Thirteen, or less than half of the EU’s 27 member states on Tuesday (22 June) voiced their “grave concern” at a new law in Hungary they said discriminates against LGBTQ people while claiming to protect children.
Hungary’s right-wing government last week passed a law banning educational programmes and materials for children that it deems “promoted” homosexuality, sexual identity different from that at birth, or gender reassignment.
“Stigmatising LGBTIQ persons constitutes a clear breach of their fundamental right to dignity, as provided for in the EU Charter and international law,” the 13 countries said in a joint statement initiated by Belgium and whose signatories include Germany, France, Spain, Ireland, the Netherlands and Sweden.
The statement was released as EU European affairs ministers held a meeting in Luxembourg focused on rule of law issues in Hungary and Poland, both of which Brussels sees as straying from EU values.
Hungarian Justice Minister Judit Varga denounced the statement as “political blackmail” based on “fake news”.
She said the controversial law “does not deprive anyone of their rights and does not discriminate any member of society”.
The “government of Hungary is stigmatised,” she said, calling it a “clash of ideologies”.
Hungary’s Foreign Minister Peter Szijjarto, attending the meeting, defended the law, saying it is “against only the paedophiles”.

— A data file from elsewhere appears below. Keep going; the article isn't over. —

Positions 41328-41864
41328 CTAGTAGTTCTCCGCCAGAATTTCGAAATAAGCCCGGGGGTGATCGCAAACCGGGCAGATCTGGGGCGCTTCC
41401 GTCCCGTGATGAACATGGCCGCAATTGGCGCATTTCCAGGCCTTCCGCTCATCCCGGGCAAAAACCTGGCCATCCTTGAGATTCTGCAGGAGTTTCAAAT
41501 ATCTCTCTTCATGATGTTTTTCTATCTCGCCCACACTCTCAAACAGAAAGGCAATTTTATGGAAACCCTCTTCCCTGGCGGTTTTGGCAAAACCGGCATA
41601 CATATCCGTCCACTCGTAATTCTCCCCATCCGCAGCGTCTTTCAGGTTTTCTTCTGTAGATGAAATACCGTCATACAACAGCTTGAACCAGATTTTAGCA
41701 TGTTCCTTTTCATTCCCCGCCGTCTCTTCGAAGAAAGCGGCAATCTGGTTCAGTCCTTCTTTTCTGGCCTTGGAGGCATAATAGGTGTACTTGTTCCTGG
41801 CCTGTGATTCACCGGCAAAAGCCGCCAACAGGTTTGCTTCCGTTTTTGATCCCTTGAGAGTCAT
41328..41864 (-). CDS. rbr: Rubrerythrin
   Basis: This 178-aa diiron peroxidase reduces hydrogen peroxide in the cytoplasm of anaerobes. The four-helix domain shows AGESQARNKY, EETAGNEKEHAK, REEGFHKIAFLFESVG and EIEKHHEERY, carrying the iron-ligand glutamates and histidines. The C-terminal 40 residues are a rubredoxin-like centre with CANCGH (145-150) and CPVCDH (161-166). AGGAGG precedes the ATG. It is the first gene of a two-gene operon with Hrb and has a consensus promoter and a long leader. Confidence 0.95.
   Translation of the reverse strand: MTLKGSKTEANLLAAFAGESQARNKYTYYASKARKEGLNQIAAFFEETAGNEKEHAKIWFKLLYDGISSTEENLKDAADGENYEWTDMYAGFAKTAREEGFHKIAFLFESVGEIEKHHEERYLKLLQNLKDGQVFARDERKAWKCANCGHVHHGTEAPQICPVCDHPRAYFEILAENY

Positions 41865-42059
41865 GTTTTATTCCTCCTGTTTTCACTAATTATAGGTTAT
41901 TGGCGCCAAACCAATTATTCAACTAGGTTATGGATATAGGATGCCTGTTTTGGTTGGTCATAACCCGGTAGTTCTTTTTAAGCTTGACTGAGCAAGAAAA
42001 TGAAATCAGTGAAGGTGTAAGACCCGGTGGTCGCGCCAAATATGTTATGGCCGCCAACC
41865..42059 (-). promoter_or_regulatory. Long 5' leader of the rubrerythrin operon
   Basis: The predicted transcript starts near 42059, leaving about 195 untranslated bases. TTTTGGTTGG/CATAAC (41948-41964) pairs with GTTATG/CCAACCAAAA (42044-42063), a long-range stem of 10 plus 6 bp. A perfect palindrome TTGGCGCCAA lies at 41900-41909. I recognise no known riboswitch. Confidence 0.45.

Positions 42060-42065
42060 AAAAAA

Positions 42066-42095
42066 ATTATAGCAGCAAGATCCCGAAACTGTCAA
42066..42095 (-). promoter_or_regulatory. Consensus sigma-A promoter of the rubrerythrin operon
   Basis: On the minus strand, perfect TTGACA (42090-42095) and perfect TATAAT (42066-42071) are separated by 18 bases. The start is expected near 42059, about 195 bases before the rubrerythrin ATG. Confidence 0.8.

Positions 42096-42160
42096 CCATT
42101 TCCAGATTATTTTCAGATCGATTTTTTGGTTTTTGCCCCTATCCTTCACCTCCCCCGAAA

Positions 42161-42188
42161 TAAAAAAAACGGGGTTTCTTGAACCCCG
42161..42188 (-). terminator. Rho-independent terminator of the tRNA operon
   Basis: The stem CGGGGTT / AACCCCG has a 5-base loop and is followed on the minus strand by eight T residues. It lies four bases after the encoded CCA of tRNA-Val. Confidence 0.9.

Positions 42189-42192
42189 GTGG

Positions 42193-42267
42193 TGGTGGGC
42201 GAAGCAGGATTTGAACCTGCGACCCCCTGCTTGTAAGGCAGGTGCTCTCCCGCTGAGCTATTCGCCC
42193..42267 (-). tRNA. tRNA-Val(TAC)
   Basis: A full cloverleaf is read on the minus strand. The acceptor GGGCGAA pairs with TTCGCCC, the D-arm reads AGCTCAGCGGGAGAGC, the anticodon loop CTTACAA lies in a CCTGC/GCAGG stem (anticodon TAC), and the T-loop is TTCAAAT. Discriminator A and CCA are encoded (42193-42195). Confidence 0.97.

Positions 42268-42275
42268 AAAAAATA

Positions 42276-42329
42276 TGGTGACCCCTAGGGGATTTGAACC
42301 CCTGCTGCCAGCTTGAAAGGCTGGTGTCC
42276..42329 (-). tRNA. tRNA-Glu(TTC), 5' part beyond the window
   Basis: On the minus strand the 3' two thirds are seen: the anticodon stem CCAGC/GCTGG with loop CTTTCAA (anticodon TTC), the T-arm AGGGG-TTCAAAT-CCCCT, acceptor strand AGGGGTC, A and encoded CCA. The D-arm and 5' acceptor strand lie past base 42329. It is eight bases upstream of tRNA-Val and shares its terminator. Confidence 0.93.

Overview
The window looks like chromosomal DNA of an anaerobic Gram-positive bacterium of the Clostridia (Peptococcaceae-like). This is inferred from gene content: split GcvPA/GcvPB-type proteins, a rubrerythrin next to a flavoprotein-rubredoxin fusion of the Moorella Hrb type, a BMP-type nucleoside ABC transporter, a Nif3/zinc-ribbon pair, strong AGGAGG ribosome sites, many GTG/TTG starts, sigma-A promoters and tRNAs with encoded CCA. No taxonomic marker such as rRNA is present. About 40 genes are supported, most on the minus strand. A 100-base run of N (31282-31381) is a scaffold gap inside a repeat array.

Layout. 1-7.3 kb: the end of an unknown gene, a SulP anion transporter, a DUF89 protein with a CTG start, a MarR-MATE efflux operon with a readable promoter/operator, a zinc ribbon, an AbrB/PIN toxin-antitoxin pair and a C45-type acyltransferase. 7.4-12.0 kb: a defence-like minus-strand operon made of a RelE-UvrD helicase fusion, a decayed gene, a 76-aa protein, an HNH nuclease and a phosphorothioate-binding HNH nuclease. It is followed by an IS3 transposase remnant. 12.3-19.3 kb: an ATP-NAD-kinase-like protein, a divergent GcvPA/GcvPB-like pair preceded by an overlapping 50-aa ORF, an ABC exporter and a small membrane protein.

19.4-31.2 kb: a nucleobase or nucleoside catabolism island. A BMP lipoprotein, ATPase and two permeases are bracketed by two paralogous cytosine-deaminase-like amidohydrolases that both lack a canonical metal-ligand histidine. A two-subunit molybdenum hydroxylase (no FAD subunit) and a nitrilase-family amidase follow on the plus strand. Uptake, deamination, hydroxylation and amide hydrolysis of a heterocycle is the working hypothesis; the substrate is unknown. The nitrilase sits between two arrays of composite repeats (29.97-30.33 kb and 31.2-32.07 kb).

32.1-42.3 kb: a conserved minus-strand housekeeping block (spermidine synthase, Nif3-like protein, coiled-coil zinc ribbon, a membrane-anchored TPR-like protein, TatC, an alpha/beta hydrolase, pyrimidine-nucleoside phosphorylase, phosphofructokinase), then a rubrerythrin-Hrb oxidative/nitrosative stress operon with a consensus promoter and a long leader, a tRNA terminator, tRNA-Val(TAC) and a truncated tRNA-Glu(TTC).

In the joint statement, the EU countries said the legal amendments adopted by Hungary “discriminate against LGBTIQ persons and violate the right to freedom of expression under the pretext of protecting children”.
It said the law “deserves to be condemned”, adding: “Inclusion, human dignity and equality are core values of our European Union, and we cannot compromise on these principles.”
The European Commission, as the guardian of the EU treaties, should “use all the tools at its disposal to ensure full respect for EU law, including by referring the matter to the ECJ (European Court of Justice),” the EU countries urged.
The other signatories to the text were Denmark, Estonia, Finland, Lithuania, Luxembourg and Latvia.
Belgium’s Foreign Minister Sophie Wilmes said her country took the lead on the declaration because “the new Hungarian legislation undermines the fundamental values of the Europe we stand for”.
She added “We also have a duty to tell our partners when we are deeply convinced that they have taken the wrong path.”
Luxembourg’s European Affairs Minister Jean Asselborn said the law was “unworthy of Europe”…. “We are no longer in the Middle Ages”.
In contrast, the countries that didn’t ratify the Istanbul convention remained silent. Critics say the Istanbul Convention is a plot to introduce “gender ideology” and promote LGBT in traditionally conservative societies.
According to the Council of Europe website Bulgaria, the Czech Republic, Hungary, Latvia, Lithuania and Slovakia have not ratified the convention. The Bulgarian Constitutional Court ruled in 2018 that the Istanbul Convention was unconstitutional. Poland has ratified the Convention, but the conservative government has second thoughts.